Learning Multiple Methods

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When you sit for the GMAT, you'll want to have a quick reaction to every question. See the question, recognize what needs to be done, and do it. No mulling over your options or changing gears halfway through to start a new approach.

This kind of confidence must be learned in your study time. The mistake many students make is to learn several methods for every question and trust that the best approach will magically be deployed during the GMAT itself.

Multiple Strategies for Multiple Scenarios

Many GMAT questions can be solved using multiple methods. In some cases, it's valuable to learn more than one approach--if and only if you take the time to determine which one is more effective, and what makes one approach better than another.

A perfect example (and one that isn't too complicated) is systems of equations. There are two common ways to solve them: "combination" and "substitution." If you see two equations like this:

2x + 7y = 41
2x - y = 1

...either method would work, but the scenario is tailor-made for combination. Subtract one equation from another, and the result is 8y = 40, which can easily be solved. Combination worked because two of the coefficients were the same. It will always be effective in that kind of situation.

By constrast, consider another system:

2x + 7y = 41
3x + 5y = 34

In this case, we don't have any similar coefficients, not even anything that could easily be multiplied to generate similar coefficients. This is a clear case for substitution.

Again: Either of these systems could be solved by combination or substitution, but in each case, one of the methods is far superior to the other. Understanding why is the key to having the correct approach at your fingertips on test day.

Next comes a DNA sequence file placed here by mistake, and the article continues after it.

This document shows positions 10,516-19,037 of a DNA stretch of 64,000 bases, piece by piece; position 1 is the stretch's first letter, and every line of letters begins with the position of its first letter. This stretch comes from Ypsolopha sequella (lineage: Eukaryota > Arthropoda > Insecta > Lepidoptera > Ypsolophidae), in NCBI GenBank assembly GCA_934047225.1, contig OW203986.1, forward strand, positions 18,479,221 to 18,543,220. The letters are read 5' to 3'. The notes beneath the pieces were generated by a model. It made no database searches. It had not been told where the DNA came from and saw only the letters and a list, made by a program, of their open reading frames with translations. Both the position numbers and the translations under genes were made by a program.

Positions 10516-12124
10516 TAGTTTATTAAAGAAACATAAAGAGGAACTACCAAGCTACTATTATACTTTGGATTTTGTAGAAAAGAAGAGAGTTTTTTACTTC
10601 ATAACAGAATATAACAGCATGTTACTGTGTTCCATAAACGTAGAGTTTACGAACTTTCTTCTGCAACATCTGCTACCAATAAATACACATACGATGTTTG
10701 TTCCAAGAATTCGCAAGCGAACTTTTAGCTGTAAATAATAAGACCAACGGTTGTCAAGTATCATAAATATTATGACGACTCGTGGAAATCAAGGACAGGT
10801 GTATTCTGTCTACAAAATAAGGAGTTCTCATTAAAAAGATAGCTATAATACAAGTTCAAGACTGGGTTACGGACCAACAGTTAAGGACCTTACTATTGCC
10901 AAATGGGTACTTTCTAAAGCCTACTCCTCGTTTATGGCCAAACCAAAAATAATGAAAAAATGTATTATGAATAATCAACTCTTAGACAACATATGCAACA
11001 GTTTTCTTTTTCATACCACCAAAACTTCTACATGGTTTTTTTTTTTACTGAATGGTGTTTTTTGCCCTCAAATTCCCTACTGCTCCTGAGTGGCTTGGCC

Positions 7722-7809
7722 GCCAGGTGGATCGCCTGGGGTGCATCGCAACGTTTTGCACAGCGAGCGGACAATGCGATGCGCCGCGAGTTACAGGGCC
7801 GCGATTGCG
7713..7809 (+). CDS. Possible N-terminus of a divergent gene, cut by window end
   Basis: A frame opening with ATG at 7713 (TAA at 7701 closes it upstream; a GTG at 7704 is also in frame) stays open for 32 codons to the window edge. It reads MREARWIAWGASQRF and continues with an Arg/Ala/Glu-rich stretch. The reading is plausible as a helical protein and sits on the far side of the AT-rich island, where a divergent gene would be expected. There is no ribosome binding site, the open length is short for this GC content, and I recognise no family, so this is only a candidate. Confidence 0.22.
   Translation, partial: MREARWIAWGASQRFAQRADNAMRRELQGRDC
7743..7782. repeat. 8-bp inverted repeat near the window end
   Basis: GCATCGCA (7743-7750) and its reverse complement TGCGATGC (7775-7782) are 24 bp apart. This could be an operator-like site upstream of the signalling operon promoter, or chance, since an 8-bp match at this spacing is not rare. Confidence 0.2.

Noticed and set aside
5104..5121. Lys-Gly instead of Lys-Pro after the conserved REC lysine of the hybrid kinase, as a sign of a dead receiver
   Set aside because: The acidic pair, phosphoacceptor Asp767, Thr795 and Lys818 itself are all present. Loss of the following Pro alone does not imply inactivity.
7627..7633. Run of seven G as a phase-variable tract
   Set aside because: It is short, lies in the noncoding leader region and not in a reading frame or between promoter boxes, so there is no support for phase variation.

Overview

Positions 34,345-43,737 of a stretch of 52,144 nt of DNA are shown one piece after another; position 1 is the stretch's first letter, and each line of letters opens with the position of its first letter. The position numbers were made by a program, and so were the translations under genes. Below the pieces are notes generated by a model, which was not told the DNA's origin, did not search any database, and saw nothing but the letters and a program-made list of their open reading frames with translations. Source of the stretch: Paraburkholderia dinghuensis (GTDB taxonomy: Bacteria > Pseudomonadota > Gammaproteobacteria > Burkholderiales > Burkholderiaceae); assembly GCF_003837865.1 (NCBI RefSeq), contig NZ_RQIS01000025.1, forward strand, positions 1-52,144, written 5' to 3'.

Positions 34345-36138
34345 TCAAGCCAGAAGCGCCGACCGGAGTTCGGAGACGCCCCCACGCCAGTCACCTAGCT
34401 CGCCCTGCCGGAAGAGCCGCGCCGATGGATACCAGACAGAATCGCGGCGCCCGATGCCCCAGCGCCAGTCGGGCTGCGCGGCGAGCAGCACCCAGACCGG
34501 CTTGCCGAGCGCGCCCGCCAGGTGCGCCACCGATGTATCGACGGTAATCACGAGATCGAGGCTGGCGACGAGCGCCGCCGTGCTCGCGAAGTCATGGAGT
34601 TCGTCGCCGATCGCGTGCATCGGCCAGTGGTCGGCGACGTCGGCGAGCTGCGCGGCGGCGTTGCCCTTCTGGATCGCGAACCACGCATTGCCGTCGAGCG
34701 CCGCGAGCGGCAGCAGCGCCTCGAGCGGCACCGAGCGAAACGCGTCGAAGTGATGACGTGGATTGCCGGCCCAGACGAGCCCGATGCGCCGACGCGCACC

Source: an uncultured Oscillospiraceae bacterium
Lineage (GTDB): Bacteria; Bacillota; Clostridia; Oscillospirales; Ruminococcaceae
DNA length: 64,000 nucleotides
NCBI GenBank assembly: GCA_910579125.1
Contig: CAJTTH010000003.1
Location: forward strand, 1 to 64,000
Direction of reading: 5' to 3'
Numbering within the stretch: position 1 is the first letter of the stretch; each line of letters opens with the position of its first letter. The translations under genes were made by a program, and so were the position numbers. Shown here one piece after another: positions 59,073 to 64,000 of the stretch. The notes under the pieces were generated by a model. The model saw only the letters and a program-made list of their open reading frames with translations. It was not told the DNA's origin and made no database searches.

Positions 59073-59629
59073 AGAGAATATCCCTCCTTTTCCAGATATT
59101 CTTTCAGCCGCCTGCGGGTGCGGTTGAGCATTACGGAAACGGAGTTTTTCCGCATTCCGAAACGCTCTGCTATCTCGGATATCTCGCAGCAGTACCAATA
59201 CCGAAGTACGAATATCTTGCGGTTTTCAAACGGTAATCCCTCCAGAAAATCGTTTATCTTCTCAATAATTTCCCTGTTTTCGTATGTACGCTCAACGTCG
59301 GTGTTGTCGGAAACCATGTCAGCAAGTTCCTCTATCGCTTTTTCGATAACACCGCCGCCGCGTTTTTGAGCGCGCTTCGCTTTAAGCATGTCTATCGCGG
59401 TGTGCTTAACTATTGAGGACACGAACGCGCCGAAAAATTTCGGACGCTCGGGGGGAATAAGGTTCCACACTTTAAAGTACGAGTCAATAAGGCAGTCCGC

Applying Multiple Methods

Let's say you familiarize yourself with three approaches to the same problem. In learning the three, I hope that you can figure out for yourself which one works best for that specific problem--one of them either involved the least calculation, or was fastest, or was in some way superior to the others.

That doesn't mean those other approaches are worthless. They are probably applicable to some other problems, and your next task is to figure out how. Are there any details in the problem that make it particularly susceptible to one approach? What would you do if those details weren't there? Have you seen another question on a similar topic? If so, which of the strategies would work the best on that problem?

The key point here is that strategies are only useful insofar as they are the best approaches to specific problems. If you continually practice a problem solving method just to discover that it always takes five minutes, it probably isn't the best approach to any problem. Or if you learn a neat trick but you never see a GMAT problem it applies to, it probably won't be very valuable on test day.

Go ahead and learn more than one approach any time you think it might be useful. But before you study it hard or incorporate it into your overall strategy, make sure it has measurable value.



About the author: Jeff Sackmann has written many GMAT preparation books, including the popular Total GMAT Math, Total GMAT Verbal, and GMAT 111. He has also created explanations for problems in The Official Guide, as well as 1,800 practice GMAT math questions.

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